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Physicians as Expert Witnesses

by Attorney Frank E. Reardon

October 1993

Healthcare Law, Litigation & Public Policy   Medical Licensure & Discipline ♦ Employment Board of Registration

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            At some point in their careers, most physicians consider testifying as an expert in a medical malpractice case.  It can be both an exciting and rewarding experience.  However, often the doctor is unfamiliar with the process and enters it without the proper understanding of the role an expert plays in a medical malpractice case and the rules that apply to him.

            Most physicians are aware that in order to win his case, a plaintiff must have a credible expert witness to support his claims of negligence and damages.  Without such an expert, the plaintiff cannot succeed.  Likewise, a successful defense often rests on a strong expert who can convince a jury that there is no negligence in a case.  Thus, the role an expert plays in a case can be crucial to the outcome.

            The first step for an expert witness is to review the existing medical record of the plaintiff.  If the expert represents the plaintiff, he or she will often examine the plaintiff.  After this review is complete, the doctor will render an opinion on the care given the plaintiff and whether it deviated from acceptable norms.  If the expert review is favorable for the defendants, the physician will be asked to testify if the case goes to trial.

            If the case goes to trial, the expert should be aware that certain evidentiary rules limit the scope of his testimony.  In order for an expert opinion to be admissible it must be based on either; (1) facts of which he has personal knowledge; (2) facts not derived from personal observation but from evidence generally accepted and normally relied upon by physicians; or (3) facts assumed in a question put to the expert and supported by either admitted facts or by testimony of other witnesses already given or to be given in the trial.  SeeSacco v. Roupenian, 409 MASS. 25 (1990).

            Expert testimony will not be admissible if it strays from these evidentiary guidelines.  For example, expert opinion will not be admitted if the court determines it is based on speculation or conjecture.  In McCarthy v. Hauck, 15 Mass. App. Ct. 603 (1983), the expert witness assumed that the defendant anesthesiologist had use a clear plastic semi-rigid endotracheal tube during a surgical procedure and, based on that assumption, opined that the use of that tube had caused the injuries to the plaintiff's nose.  However, the only evidence in the case concerning the nature of the tube actually used, described it as being of soft, red rubber.  The court held that while the jury was not require to believe that the tube was red, soft and made of rubber, "neither the [expert] witness ...  nor the jury could use disbelief to leap over the evidentiary crevasse to the assumption" that the tube was as the expert has assumed.  The Court held it was error not to have granted a judgment notwithstanding the verdict where the plaintiff's expert testimony on causation and negligence depended upon a fact never proved.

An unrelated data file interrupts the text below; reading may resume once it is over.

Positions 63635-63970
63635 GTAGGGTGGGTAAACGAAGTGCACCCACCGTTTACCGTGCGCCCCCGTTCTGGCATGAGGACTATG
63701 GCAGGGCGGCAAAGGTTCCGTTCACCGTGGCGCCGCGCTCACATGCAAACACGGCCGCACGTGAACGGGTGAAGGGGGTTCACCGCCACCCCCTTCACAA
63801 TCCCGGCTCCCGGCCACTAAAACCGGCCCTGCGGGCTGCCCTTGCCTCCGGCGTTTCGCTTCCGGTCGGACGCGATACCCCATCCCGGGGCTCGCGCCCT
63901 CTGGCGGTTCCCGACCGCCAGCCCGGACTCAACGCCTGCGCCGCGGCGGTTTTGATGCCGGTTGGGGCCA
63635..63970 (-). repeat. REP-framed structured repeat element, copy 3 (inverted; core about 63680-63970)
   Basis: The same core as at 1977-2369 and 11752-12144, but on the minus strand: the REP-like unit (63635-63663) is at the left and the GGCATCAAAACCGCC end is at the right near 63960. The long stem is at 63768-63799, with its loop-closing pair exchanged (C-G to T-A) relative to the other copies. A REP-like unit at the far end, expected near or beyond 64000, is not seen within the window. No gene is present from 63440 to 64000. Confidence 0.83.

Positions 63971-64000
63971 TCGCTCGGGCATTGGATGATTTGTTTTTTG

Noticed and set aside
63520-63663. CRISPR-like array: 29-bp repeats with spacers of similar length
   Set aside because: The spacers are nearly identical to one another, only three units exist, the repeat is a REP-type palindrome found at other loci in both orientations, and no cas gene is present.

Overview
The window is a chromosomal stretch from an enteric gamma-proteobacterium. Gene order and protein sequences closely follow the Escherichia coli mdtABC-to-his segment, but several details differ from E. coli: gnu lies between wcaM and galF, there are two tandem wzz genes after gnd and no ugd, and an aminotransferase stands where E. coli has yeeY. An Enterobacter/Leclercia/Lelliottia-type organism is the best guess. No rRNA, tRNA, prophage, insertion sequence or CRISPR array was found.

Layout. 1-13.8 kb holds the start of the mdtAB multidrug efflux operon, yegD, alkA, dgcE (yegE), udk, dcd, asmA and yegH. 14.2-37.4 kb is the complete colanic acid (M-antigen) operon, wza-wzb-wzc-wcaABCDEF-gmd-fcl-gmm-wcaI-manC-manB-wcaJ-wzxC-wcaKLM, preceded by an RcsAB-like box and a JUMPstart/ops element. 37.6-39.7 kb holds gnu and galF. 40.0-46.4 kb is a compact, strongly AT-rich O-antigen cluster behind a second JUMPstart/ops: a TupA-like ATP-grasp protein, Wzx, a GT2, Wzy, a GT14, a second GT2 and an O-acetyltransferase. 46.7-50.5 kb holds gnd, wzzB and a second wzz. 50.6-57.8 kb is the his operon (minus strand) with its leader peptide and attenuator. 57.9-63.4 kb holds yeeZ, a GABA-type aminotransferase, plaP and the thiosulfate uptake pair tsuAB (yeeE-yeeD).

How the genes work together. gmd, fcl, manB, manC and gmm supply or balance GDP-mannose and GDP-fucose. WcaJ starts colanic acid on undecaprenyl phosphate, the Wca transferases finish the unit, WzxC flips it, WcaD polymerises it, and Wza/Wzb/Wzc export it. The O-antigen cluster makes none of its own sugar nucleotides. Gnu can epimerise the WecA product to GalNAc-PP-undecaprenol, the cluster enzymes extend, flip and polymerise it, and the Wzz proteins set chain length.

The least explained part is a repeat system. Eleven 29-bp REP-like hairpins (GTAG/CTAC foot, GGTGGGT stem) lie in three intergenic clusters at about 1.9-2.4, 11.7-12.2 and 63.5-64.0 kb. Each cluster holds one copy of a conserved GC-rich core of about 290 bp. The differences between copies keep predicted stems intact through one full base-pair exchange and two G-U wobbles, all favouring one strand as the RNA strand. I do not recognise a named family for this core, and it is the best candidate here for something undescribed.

Likewise, an expert should be cautious of basing his opinion on an assumed fact or one that cannot be proved.

            A second potential problem for the unwary expert is testifying beyond the scope of your expertise.  In medical malpractice cases, expert opinion is normally divided between the standard of care and causation.  Thus, one expert will limit his opinion to the care given to the plaintiff and whether it violated the applicable standard of care.  Another expert will testify strictly to the causal link between the alleged breach of care and the damages suffered by the plaintiff.  While one expert can opine on both matters, usually it is necessary that expert testimony on the standard of care and causation be separated out.  For example, in an obstetrical case, the parties would need an OB/GYN expert to testify on the standard of care for labor and delivery.  However, that same expert could be excluded from testifying on the neurological damage of the baby since he would not be deemed an expert in neurology.  In order to avoid this problem, experts should be conservative in the scope of their testimony.  

            A final cautionary point deals with personal bias.  Obviously, the opposing counsel in a medical malpractice case will attempt to discredit an expert's testimony by an reasonable means available.  One such means is an attempt to show that the expert has a personal bias in the case.  This bias is generally shown during cross-examination with questions about the frequency with which that expert has testified and the one-sidedness of that testimony.

            Plaintiff's counsel will ask if the defendant's expert has ever reviewed cases or testified for a plaintiff in a medical malpractice case.  This type of question is most damaging when the answer is that you testify for defendants in your own geographical area but for both sides elsewhere.  One does not look biased just because he testifies for one side exclusively.  However, if the testimony is always on one side and usually for the same attorneys then there is a potential for the appearance of bias.  This is a major source of concern for plaintiff attorneys who often use the same experts in several cases.  These experts run the risk of looking like "professional witnesses" for that plaintiff attorney.

            If a doctor is cognizant of the evidentiary rules for expert testimony and the major problems encountered when testifying, then appearing as an expert witness can remain an exciting and rewarding experience.